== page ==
Damn yo...I swear sometimes seeing headlines like this just puts on soul on ice or least makes my psychology morbid... "Law Professor Michelle Alexander says the shocking incarceration rate is due to the War on Drugs, a war waged almost exclusively in poor communities of color." To say the least, I don't really think that it's a complex math problem at all to make sense of all of the accumulation of crime but to be targeted somewhat biases the numbers. Nonetheless...even relative to class, social structure, or not, even within the people there still has to be an inherent consciousness of the people to &^%$$(%*&^)^....man, fuck it!
....I don't know, I guess the crazy thing about it all is I used to think when I was in the military and fighting overseas that i was actually fighting for my sanity, to preserve my heritage, and my personal legend fuck the country but then as I've grown and matured I've come to realize that in fact I wasn't actually fighting for the country, myself, or any of that at all, I was actually fighting to preserve the opportunity to make an impact on somebody else who may be able to pave a way that I was unable to, to reach the heart and soul of the people. Each one teach one is the method and the motive! Shout-out to all my n!ggas upstate. #RBG4life
Source: LA Progressive
“More African American men are in prison or jail, on probation or parole than were enslaved in 1850, before the Civil War began,” Michelle Alexander told a standing room only house at the Pasadena Main Library this past Wednesday, the first of many jarring points she made in a riveting presentation.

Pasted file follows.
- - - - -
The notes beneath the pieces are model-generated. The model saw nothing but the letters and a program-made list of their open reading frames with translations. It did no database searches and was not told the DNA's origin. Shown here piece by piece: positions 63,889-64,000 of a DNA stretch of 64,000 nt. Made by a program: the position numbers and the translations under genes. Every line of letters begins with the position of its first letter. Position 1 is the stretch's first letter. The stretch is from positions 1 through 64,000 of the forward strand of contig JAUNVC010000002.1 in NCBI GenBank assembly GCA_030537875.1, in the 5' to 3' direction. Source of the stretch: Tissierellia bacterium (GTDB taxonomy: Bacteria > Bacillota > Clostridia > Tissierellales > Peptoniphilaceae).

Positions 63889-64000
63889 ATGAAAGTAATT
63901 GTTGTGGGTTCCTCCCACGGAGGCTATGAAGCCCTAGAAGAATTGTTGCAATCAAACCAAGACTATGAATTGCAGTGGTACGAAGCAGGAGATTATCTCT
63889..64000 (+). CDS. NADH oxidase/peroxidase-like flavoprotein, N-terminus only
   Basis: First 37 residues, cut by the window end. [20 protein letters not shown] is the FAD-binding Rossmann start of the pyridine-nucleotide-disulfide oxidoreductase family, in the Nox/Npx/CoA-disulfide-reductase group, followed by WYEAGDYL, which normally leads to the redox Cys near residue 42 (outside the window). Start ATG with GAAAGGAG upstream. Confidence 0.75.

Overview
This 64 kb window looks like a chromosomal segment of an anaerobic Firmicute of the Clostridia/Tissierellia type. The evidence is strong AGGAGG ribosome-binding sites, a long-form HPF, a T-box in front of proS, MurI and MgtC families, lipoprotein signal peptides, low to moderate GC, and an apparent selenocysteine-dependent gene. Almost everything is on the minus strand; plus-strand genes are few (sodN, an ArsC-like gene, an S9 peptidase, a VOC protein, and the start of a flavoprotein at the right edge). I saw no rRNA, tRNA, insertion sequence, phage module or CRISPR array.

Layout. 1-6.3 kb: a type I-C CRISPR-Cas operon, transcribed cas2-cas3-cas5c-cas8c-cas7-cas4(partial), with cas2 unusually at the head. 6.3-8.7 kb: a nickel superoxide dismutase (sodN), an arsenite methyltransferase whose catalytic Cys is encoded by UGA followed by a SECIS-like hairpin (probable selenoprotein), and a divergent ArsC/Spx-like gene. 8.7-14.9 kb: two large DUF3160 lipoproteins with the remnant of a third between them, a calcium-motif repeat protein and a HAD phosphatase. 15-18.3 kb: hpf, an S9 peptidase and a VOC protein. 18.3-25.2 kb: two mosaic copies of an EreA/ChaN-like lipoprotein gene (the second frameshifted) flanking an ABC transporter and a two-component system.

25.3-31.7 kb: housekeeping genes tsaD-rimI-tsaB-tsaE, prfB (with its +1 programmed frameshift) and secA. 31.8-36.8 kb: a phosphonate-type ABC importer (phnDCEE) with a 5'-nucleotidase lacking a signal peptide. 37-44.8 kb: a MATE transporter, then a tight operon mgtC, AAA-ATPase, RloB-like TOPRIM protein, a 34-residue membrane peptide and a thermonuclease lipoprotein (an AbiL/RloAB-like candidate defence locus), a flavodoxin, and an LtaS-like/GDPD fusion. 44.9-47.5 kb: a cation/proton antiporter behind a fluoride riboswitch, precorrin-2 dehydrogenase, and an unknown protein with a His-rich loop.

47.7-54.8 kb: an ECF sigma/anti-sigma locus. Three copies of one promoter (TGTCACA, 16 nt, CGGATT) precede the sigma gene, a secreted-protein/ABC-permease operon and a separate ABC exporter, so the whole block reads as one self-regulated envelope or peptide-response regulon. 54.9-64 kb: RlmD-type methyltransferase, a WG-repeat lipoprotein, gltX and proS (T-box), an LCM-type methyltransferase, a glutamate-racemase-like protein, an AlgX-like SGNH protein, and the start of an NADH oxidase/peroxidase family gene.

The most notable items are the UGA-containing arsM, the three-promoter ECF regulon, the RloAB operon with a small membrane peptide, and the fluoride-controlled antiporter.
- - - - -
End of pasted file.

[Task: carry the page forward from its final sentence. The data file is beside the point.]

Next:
Growing crime rates over the past 30 years don’t explain the skyrocketing numbers of black — and increasingly brown — men caught in America’s prison system
“Most of that increase is due to the War on Drugs, a war waged almost exclusively in poor communities of color,” she said, even though studies have shown that whites use and sell illegal drugs at rates equal to or above blacks. In some black inner-city communities, four of five black youth can expect to be caught up in the criminal justice system during their lifetimes.
As a consequence, a great many black men are disenfranchised, said Alexander — prevented because of their felony convictions from voting and from living in public housing, discriminated in hiring, excluded from juries, and denied educational opportunities.
“What do we expect them to do?” she asked, who researched her ground-breaking book while serving as Director of the Racial Justice Project at the ACLU of Northern California. “Well, seventy percent return to prison within two years, that’s what they do.”
“If we were to return prison populations to 1970 levels, before the War on Drugs began,” she said. “More than a million people working in the system would see their jobs disappear.”